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The receiver operating characteristics (ROC) analysis showed that NEWS score (area under ROC: 0.687, 95% confidence interval, CI: 0.579-0.795) is a better predictor of need for mechanical ventilation as compared to qSOFA score (area under the curve: 0.609, 95%CI: 0.496-0.723) [Figure 2]. NEWS score of ≥10 had a sensitivity of 66.7% and a specificity of 64.5% in predicting the need for mechanical ventilation. qSOFA score of ≥2 has a sensitivity of 30.6% and specificity of 80.6% in predicting the need for mechanical ventilation. Similarly, NEWS score (area under the curve: 0.732, 95% CI: 0.633-0.830) was a better predictor of mortality than qSOFA score [Figure 3] with a sensitivity of 64% and specificity of 70.8% for a NEWS score ≥10. The sensitivity and specificity of qSOFA score ≥2 in predicting mortality were 36% and 89.6%, respectively.
Figure 2: ROC curve showing comparison between NEWS score and qSOFA score in predicting need for mechanical ventilation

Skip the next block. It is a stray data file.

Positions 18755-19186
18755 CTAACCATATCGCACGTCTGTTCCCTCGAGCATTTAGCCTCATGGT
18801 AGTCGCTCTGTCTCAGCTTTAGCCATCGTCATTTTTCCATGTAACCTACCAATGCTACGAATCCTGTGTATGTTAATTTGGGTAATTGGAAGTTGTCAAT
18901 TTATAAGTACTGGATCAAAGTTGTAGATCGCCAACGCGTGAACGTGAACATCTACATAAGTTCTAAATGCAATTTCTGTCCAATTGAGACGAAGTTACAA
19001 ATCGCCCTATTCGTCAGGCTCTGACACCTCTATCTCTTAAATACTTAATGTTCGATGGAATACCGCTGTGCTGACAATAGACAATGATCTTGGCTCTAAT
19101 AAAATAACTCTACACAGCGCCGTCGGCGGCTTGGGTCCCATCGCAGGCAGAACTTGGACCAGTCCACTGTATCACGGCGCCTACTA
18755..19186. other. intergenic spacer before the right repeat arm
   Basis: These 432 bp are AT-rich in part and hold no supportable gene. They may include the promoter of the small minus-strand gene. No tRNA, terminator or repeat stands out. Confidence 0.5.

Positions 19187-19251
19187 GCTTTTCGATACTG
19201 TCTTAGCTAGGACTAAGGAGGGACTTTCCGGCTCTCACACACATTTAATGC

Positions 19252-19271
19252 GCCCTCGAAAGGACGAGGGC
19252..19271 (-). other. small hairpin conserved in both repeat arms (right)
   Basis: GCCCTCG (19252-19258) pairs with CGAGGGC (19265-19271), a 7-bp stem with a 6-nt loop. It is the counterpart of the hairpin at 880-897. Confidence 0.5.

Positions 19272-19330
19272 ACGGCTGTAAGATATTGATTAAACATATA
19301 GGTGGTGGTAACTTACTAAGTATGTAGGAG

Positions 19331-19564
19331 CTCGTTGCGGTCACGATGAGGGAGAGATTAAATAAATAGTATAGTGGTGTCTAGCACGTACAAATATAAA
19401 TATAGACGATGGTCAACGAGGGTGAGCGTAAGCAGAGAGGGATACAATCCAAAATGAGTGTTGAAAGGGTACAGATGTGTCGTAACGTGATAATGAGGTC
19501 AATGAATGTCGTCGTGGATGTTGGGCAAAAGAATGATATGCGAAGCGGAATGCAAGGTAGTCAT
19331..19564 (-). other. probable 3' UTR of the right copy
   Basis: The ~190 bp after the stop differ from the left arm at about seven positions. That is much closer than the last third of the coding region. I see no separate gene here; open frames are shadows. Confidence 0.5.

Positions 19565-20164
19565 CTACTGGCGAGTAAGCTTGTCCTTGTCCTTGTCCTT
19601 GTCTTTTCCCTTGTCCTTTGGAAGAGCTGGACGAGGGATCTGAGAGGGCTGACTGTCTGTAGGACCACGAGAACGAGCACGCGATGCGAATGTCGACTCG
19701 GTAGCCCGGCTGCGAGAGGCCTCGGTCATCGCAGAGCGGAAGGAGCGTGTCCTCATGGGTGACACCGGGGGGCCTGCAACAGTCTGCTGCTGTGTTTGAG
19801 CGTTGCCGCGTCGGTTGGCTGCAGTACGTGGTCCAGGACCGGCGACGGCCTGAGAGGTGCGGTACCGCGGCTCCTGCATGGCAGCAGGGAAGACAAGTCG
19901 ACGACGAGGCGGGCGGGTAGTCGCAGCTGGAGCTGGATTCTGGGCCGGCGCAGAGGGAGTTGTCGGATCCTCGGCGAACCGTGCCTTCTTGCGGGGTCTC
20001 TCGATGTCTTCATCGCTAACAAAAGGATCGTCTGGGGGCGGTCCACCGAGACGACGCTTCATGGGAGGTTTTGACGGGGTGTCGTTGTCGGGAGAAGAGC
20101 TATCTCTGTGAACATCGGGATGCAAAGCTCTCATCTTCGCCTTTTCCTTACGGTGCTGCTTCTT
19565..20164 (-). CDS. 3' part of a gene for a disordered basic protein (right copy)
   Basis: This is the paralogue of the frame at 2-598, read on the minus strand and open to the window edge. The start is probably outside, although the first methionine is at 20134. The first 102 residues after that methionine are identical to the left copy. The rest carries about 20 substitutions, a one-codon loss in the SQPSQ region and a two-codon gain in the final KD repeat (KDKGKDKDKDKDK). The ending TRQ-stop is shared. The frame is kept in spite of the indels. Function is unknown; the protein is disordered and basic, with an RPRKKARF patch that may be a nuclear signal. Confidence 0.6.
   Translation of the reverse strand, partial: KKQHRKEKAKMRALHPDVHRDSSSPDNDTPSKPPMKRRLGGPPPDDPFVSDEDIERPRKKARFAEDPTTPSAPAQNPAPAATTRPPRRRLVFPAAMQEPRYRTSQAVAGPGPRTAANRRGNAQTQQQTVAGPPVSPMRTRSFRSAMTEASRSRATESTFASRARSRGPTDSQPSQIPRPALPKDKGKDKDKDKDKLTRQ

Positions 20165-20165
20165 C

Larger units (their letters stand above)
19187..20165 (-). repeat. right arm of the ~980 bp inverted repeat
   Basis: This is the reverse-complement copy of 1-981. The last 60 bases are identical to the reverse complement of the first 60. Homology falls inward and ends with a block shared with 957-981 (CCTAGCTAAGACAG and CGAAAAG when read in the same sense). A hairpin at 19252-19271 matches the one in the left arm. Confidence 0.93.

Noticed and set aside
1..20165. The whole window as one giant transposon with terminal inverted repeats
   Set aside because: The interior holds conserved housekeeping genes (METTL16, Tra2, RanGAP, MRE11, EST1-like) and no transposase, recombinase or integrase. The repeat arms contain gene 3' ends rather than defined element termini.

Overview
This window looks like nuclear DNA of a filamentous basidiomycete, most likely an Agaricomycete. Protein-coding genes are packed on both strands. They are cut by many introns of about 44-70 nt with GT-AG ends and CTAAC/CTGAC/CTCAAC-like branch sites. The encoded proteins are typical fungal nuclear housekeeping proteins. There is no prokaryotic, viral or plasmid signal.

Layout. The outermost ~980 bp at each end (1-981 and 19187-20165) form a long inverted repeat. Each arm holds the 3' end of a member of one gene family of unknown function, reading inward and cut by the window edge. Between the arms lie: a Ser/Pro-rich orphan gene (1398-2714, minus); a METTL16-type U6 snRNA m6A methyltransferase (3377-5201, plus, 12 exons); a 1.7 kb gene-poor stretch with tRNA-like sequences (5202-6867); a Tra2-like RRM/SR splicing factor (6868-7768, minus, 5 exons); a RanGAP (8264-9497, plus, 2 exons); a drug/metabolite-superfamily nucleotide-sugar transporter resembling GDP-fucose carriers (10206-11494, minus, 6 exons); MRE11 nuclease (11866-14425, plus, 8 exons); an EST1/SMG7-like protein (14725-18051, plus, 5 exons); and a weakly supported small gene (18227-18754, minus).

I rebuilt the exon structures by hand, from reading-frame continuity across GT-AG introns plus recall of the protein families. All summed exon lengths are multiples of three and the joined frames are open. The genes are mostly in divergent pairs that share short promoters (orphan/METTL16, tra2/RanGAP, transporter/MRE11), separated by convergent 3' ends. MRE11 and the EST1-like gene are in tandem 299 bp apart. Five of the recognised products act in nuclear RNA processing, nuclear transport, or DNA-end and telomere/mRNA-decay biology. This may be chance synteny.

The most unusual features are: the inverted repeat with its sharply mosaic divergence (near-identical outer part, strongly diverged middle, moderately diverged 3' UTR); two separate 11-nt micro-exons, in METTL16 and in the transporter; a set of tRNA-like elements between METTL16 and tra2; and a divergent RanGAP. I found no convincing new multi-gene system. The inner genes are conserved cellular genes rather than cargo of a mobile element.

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Figure 3: ROC curve showing comparison between NEWS score and qSOFA score in predicting mortality

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  Discussion Top


This study was carried out in a tertiary care hospital in India and has included 116 COVID patients. COVID positive patients were then categorised into mild disease (28%), severe disease (40%) and critical disease (32%) on the basis of initial vital signs and need for mechanical ventilation or inotrope support on presentation. The proportion of patients with critical disease was higher than mild disease in our study when compared to the global data where the proportion of patients with mild disease predominated.[6] This discrepancy can very well be explained by our inclusion criteria.